HARLINGEN — In recognition of its commitment to ensuring that local stroke patients receive high-quality healthcare, Valley Baptist Medical Center-Harlingen has received the American Heart Association/American Stroke Association’s Get With The Guidelines Target: Stroke Honor Roll Elite Plus Gold Plus Quality Achievement Award.
The award recognizes Valley Baptist-Harlingen’s commitment to ensuring stroke patients receive the most appropriate treatment according to nationally recognized, research-based guidelines based on the latest scientific evidence.
Valley Baptist-Harlingen earned the award by meeting specific quality achievement measures for the diagnosis and treatment of stroke patients at a set level for a designated period. These measures include evaluation of the proper use of medications and other stroke treatments aligned with the most up-to-date, evidence-based guidelines with the goal of speeding recovery and reducing death and disability for stroke patients. Before discharge, patients should also receive education on managing their health, get a follow-up visit scheduled, as well as other care transition interventions.
“We are pleased to recognize Valley Baptist-Harlingen for its commitment to stroke care,” said Lee H. Schwamm, M.D., national chairperson of the Quality Oversight Committee and Executive Vice Chair of Neurology, Director of Acute Stroke Services for Massachusetts General Hospital in Boston, Mass. “Research has shown that hospitals adhering to clinical measures through the Get With The Guidelines quality improvement initiative can often see fewer readmissions and lower mortality rates.”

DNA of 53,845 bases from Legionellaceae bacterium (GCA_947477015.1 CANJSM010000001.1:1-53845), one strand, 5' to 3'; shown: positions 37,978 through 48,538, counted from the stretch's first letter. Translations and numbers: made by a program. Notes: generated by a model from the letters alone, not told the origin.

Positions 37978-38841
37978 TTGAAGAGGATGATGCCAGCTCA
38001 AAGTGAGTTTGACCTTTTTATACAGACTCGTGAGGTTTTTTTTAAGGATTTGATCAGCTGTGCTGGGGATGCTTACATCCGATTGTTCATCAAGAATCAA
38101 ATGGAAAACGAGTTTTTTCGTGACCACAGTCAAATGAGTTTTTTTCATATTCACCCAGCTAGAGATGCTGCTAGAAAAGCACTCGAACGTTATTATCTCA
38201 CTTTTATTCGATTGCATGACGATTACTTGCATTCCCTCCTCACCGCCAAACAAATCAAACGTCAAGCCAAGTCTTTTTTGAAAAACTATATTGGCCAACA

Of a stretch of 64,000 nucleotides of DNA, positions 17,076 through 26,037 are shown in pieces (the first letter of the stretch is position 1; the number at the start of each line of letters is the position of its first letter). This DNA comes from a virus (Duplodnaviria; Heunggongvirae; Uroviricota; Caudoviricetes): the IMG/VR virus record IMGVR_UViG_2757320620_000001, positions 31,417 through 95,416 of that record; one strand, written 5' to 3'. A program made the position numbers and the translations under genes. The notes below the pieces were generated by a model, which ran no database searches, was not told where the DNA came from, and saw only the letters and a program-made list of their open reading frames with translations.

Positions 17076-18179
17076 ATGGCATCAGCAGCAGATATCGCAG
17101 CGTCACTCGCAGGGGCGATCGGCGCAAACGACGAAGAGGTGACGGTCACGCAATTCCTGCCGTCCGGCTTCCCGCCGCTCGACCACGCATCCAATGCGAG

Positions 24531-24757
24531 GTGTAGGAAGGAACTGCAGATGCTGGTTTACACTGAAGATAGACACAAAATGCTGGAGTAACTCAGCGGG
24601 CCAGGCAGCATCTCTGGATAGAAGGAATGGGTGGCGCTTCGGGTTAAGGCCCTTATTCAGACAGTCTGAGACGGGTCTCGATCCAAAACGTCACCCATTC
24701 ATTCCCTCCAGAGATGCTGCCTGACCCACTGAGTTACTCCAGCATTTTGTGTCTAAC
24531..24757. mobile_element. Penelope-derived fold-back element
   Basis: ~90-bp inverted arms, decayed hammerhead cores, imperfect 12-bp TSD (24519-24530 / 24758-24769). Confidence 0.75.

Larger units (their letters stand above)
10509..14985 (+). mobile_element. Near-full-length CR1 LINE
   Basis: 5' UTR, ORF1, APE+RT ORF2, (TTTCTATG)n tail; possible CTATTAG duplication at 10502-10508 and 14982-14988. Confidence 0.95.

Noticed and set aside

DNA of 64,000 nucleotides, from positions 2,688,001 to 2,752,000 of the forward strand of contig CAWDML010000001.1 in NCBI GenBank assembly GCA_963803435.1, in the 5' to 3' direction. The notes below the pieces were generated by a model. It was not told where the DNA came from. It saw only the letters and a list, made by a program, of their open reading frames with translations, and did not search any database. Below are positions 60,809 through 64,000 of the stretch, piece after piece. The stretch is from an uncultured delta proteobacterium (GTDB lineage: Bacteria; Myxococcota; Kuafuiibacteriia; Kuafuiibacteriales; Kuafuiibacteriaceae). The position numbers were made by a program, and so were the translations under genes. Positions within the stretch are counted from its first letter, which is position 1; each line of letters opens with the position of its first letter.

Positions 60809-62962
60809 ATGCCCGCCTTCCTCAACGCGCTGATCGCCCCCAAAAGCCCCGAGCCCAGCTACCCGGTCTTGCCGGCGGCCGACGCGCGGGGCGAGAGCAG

Manny Vela, CEO for Valley Baptist Medical Center-Harlingen and Valley Baptist Health System, said the awards from the American Heart Association/American Stroke Association are recognition of Valley Baptist’s efforts to provide the community with award-winning healthcare close to home.
“Valley Baptist is always going to try to develop service lines that offer care so that our folks from the Rio Grande Valley never have to leave the Valley to receive world-class care,” he said. “Our efforts in stroke care are a prime example of those initiatives, and these awards would not happen without the tireless work and dedication of our physicians, nurses, and the entire team at Valley Baptist.”
To qualify for the Target: Stroke Honor Roll Elite Plus, hospitals must meet quality measures developed to reduce the time between the patient’s arrival at the hospital and treatment with the clot-buster tissue plasminogen activator, or tPA, the only drug approved by the U.S. Food and Drug Administration to treat ischemic stroke. If given intravenously in the first three hours after the start of stroke symptoms, tPA has been shown to significantly reduce the effects of stroke and lessen the chance of permanent disability.
These quality measures are designed to help hospital teams follow the most up-to-date, evidence-based guidelines with the goal of speeding recovery and reducing death and disability for stroke patients.
“A stroke patient loses 1.9 million neurons each minute stroke treatment is delayed. This recognition further demonstrates our commitment to delivering advanced stroke treatments to patients quickly and safely,” said Dr. Wondwossen Tekle, Director of Stroke and Neurocritical Care for Valley Baptist Medical Center-Harlingen and Assistant Professor of Neurology and Radiology at the University of Texas Health Sciences Center San Antonio and Rio Grande Valley.
In addition to the recognition from the American Heart Association and American Stroke Association, Valley Baptist Medical Center-Harlingen is the first certified Comprehensive Stroke Center in the Rio Grande Valley and south of San Antonio and has been treating the Valley’s most difficult stroke cases since 2016.
According to the American Heart Association/American Stroke Association, stroke is the fifth-leading cause of death and a leading cause of adult long-term disability in the United States. On average, someone in the U.S. suffers a stroke every 40 seconds and nearly 795,000 people suffer a new or recurrent stroke each year.